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    Driving in Dublin, Ireland

    Driving in Dublin: MapEvery city on Earth is different - a fact which is apparent whether you're an experienced globetrotter or if you're leaving your hometown for the first time, and when driving in Ireland, it's important to be prepared. Make sure you have a firm grasp on local Irish driving rules and regulations.

    Dublin sometimes has a reputation of being a hectic place to drive, but this is largely due to the unfamiliarity of driving on the opposite side of the road. If you have experience driving in busy cities in the United States or Canada, touring Dublin by car will be no sweat once you get the hang of driving on the left side of the road. Compared to Boston, New York, San Francisco, Montreal, or Quebec City, Dublin driving is a piece of cake.

    To prepare you for your upcoming road trip through Dublin,  Auto Europe has assembled several resources that will help you become familiar with driving in Dublin. After reading this short guide, you should feel like a professional, easily able to navigate Dublin's city streets. Remember that one way car rentals are also available with Auto Europe, so travelers can start in Sligo and drop off their rental car at the Dublin Airport, or where ever their adventure takes them.

    Basic Rules of the Road in Dublin

    Check out our list of road signs in Ireland for a crash course in what to look out for before you depart. This will help you become familiar with the signs and regulations you'll encounter while driving in Dublin's city center. Besides driving on the left side of the road, the basic rules and regulations of driving in Dublin are similar to what you would find in any US or Canadian city, and if you're from New England or Ontario, you'll be familiar with navigating roundabouts. Like the United States and Canada (but unlike France), cars already in the roundabout have the right of way and cars entering must yield to them.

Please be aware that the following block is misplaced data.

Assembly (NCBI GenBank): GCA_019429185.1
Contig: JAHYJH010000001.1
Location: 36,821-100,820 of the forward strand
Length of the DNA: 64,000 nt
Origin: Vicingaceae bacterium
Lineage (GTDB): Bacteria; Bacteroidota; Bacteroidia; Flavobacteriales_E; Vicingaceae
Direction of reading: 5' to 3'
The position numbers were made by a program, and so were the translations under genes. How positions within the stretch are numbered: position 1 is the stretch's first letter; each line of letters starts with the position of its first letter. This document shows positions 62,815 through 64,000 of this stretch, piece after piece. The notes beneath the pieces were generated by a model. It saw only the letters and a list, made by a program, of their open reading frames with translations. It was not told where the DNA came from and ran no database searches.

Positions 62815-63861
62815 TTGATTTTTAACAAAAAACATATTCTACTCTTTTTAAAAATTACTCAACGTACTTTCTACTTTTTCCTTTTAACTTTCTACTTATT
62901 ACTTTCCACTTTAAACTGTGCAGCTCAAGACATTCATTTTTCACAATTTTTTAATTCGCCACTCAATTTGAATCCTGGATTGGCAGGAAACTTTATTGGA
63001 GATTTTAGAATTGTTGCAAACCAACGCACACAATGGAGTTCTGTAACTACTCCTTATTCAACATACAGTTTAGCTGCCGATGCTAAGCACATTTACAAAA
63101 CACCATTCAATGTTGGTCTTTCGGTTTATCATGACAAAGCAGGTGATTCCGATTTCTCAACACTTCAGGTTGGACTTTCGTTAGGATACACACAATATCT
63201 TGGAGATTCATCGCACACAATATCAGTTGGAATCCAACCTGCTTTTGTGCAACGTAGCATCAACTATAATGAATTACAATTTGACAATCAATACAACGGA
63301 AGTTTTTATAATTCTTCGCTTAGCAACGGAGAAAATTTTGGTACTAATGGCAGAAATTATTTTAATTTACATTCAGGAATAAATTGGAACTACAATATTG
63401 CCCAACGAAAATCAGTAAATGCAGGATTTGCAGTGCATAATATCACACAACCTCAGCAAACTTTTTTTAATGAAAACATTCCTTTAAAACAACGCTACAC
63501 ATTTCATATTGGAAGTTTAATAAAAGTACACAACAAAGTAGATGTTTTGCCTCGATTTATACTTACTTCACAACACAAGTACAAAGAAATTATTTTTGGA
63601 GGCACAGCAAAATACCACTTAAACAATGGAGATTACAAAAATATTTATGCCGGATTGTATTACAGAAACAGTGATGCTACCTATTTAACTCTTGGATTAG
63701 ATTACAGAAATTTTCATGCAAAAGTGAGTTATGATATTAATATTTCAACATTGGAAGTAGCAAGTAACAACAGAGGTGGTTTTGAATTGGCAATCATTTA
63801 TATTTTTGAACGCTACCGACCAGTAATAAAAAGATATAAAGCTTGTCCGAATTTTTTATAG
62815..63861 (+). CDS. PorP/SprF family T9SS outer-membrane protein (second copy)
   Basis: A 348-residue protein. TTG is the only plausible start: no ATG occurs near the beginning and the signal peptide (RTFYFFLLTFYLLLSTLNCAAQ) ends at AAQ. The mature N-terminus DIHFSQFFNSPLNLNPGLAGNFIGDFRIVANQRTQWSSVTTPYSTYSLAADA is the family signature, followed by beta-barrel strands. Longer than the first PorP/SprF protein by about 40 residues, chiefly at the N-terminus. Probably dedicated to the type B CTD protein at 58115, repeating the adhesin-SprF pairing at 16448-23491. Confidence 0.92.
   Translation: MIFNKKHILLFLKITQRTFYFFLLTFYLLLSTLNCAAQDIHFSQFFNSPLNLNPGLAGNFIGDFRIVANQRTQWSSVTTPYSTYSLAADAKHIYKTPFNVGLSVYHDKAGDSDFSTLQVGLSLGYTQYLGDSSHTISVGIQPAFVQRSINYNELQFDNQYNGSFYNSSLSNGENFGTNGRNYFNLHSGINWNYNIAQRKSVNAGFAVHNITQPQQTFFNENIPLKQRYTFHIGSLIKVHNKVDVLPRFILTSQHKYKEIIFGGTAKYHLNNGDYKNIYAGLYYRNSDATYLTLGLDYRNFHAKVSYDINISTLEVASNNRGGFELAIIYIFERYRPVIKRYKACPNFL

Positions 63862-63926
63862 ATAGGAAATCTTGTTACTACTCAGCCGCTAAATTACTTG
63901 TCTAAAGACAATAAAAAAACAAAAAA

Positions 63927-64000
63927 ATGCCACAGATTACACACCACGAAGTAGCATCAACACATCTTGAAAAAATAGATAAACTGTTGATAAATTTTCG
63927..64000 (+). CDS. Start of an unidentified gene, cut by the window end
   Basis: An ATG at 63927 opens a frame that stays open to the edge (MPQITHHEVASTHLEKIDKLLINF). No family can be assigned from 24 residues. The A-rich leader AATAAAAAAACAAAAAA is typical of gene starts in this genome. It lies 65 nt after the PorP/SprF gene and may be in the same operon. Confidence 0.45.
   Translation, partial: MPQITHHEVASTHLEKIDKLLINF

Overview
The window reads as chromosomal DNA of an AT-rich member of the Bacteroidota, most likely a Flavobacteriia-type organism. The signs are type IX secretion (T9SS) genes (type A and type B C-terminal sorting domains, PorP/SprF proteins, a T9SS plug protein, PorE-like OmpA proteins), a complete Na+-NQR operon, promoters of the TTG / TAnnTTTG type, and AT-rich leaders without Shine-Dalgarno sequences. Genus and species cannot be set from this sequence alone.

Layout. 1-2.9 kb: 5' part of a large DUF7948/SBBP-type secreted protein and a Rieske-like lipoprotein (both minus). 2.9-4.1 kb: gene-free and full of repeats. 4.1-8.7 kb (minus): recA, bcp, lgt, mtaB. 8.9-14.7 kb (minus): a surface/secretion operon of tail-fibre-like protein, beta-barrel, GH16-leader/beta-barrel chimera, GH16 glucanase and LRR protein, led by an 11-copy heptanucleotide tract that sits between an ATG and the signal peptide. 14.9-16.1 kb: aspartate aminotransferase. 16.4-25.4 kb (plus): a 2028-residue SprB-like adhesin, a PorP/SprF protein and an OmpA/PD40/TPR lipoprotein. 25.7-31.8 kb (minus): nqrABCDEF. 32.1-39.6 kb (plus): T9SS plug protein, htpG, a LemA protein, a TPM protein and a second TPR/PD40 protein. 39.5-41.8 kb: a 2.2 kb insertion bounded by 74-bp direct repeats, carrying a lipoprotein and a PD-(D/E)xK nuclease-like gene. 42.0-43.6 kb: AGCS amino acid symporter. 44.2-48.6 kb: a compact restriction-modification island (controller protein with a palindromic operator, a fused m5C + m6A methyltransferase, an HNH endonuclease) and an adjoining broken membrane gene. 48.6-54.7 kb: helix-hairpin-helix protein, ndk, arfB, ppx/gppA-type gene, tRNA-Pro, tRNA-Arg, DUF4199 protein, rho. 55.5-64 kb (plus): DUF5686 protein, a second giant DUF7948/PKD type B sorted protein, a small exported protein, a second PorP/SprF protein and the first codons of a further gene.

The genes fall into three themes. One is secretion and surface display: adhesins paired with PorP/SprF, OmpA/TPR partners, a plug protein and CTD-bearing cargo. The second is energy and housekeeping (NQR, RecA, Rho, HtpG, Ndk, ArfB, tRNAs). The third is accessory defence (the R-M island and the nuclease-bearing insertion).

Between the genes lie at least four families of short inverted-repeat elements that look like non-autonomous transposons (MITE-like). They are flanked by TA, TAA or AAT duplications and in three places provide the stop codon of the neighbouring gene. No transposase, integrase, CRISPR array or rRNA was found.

Pedestrians in Dublin

    Driving in Dublin: BusUnlike both the United States and Canada, pedestrians do not have the right of way when crossing the street in Ireland, unless they are at a designated crosswalk or at a stop light. That being said, pedestrians in Ireland often expect cars to stop for them and this is especially true in Dublin. It's not uncommon to find pedestrians crossing the street without first checking to make sure the road is clear. In areas with heavy foot traffic, pay extra attention and be prepared to stop at a moment's notice. Take special care when driving near stopped or slowing buses as passengers are likely prepared to disembark. Also be wary that foot traffic will be varied depending on season, making seasonal crowds a deciding factor in the best time to visit Dublin.

    Speed Limits in Dublin

    Generally, drivers in Dublin will find the police (known locally as the Garda) to be relatively flexible if you happen to be driving a few kilometers per hour over the speed limit. However, Auto Europe recommends that you err on the side of caution, and plan out any driving you may have to do in advance so you won't need to speed. Speeding while driving in Dublin will not only increase your chances of receiving a fine, but it also increases the risk of getting into an accident or collision.

    Nothing can ruin a vacation like a hefty speeding ticket and you should know that there are many hidden cameras throughout Dublin monitoring traffic. If you're speeding excessively, you're bound to find a ticket in the mail when you return home. Although there are default speed limits for specific road types, posted speed limit signs always trump default limits.

    City Congestion and Tolls

    Like any major city with lots of cars, Dublin has very congested rush hour traffic on both its motorways and smaller roads during peak travel times during the AM and PM. The best way to avoid congestion is to take advantage of toll roads which may be more expensive, but the roads in general are of better quality and there are fewer other drivers on the road. During rush hour traffic, the tolls on these roads can more than triple from €3 to €10. During summer months, Dublin's city center is absolutely packed with tourists from Ireland and across the world, making navigation challenging to the uninitiated.